February 07, 2012

What the Dickens? Where Are the Film Classics?

The festivities celebrating Charles Dickens' 200th birthday have led me to wonder why the cinema hasn't seen more great adaptations of his works.

The standards, in my opinion, are David Lean's Great Expectations and Oliver Twist. No other adaptation on the silver (or Technicolor) screen approaches the quality of these works, which, though streamlined, are masterpieces of acting, directing, editing and cinematography.

I know the much-vaunted Hollywood versions of A Tale of Two Cities and David Copperfield are held in high regard, and Carol Reed's Oliver! won a Best Picture Oscar. But when I think of films of Dickens novels, I think of the Leans, not the Reed, which I believe lacks the impact of the 1948 Twist.

Scrooge is fun, but its impact has waned on multiple viewings. I'm not going to put Little Dorrit in Lean's company, either; I found the film rather static and uninvolving. And to date, no one has made even a serviceable film of Nicholas Nickleby, despite a definitive stage adaptation from the Royal Shakespeare Company.

So why aren't we seeing any more masterpieces that can compete with Lean's behemoths? It's not that we don't have directors talented enough to put his works appropriately on screen or that his novels are too labyrinthine to translate to film.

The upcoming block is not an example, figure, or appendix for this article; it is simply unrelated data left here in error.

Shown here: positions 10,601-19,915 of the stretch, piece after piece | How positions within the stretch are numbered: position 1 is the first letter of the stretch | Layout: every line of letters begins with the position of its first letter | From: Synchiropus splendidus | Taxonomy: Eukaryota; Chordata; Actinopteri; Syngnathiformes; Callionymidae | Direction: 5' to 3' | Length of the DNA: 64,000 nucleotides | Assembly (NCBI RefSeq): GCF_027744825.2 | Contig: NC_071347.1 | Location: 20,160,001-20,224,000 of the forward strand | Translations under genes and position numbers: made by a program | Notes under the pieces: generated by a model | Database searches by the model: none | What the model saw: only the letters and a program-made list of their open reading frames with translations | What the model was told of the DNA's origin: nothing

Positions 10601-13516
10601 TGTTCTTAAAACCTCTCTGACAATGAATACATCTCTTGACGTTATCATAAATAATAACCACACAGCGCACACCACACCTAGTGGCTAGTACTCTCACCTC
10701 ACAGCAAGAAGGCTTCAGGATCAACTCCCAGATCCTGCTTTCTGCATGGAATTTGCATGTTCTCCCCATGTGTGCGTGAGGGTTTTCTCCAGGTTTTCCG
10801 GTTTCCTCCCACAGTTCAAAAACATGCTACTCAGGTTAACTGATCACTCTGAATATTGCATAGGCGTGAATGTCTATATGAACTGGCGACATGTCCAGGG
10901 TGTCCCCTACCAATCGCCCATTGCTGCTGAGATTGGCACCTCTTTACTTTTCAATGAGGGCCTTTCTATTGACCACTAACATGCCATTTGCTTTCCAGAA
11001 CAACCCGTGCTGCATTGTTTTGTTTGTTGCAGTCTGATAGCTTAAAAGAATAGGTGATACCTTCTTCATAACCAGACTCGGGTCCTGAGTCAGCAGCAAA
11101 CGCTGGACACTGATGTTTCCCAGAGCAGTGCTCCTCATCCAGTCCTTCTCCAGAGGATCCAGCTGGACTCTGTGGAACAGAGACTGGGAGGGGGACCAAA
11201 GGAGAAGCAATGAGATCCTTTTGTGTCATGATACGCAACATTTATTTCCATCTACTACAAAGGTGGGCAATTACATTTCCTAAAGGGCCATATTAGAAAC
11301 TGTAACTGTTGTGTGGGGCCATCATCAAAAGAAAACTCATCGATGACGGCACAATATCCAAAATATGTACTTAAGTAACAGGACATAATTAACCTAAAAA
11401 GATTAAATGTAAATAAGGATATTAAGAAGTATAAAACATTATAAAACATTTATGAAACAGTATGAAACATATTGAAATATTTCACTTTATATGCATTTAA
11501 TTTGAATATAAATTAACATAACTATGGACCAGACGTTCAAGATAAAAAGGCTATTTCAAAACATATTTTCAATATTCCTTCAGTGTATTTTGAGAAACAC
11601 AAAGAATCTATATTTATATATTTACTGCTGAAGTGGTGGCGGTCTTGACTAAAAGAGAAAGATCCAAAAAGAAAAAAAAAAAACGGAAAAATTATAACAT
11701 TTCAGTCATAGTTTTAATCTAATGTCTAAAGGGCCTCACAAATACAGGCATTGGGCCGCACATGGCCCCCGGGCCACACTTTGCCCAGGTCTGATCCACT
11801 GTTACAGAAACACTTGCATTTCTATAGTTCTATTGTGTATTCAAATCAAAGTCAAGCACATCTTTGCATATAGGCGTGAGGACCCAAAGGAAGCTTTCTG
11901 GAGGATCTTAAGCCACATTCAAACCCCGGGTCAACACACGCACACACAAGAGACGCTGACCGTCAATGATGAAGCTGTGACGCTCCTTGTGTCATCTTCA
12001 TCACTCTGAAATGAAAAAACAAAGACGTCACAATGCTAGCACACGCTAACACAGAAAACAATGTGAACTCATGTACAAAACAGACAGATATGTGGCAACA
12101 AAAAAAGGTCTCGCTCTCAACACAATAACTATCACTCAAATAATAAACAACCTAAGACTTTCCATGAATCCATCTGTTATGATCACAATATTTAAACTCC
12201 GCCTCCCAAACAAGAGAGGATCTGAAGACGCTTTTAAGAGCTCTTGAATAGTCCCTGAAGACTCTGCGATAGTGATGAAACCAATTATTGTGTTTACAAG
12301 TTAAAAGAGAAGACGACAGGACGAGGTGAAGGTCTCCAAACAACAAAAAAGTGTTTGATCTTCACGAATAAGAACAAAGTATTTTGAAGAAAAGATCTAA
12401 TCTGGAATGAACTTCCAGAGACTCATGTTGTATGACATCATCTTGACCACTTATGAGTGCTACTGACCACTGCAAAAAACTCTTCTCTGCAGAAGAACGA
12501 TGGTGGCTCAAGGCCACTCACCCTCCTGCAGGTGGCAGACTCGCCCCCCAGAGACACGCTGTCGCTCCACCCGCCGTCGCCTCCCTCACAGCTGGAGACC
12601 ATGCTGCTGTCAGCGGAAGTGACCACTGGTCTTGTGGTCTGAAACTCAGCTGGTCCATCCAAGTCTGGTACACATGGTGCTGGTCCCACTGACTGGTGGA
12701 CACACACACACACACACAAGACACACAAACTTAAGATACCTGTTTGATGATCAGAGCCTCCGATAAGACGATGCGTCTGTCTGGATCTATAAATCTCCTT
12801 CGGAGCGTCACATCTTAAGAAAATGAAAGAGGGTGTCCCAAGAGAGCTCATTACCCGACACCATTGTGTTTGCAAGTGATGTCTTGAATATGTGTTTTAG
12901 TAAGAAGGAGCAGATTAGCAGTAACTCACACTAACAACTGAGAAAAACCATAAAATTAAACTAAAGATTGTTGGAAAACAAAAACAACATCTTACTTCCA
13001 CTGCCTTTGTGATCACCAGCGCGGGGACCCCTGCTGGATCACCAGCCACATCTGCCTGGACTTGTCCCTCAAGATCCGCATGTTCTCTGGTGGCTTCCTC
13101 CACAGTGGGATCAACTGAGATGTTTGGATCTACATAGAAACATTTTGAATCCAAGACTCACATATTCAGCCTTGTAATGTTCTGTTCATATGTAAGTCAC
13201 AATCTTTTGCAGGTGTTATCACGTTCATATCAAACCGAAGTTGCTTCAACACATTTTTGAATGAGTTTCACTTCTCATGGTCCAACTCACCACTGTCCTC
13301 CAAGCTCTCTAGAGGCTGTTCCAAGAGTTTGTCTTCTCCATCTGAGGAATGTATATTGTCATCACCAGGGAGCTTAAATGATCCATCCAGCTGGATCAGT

My feeling is, Dickens' characters are so vividly cut that only expertly cast actors and actresses can fit the bill. I can't think of his books without picturing in my mind what the players are like. And if a performer doesn't live up to those images, I consider the movie a failure.

It may well be that I am the issue here, not the filmmaker--that my expectations are too rigid. But why not expect something along the lines of Lean's adaptations? Why settle for the mundane or the ridiculous?

Viewers shouldn't need to take Nurse Ratched's pill when it comes to movies. We deserve top-notch quality, especially from top-notch sources. I don't believe we'll never get another great Dickens movie, but to do so, we need a commitment from the creators that the material--as well as the audience--will be trusted.

And when that happens, of course...what larks!

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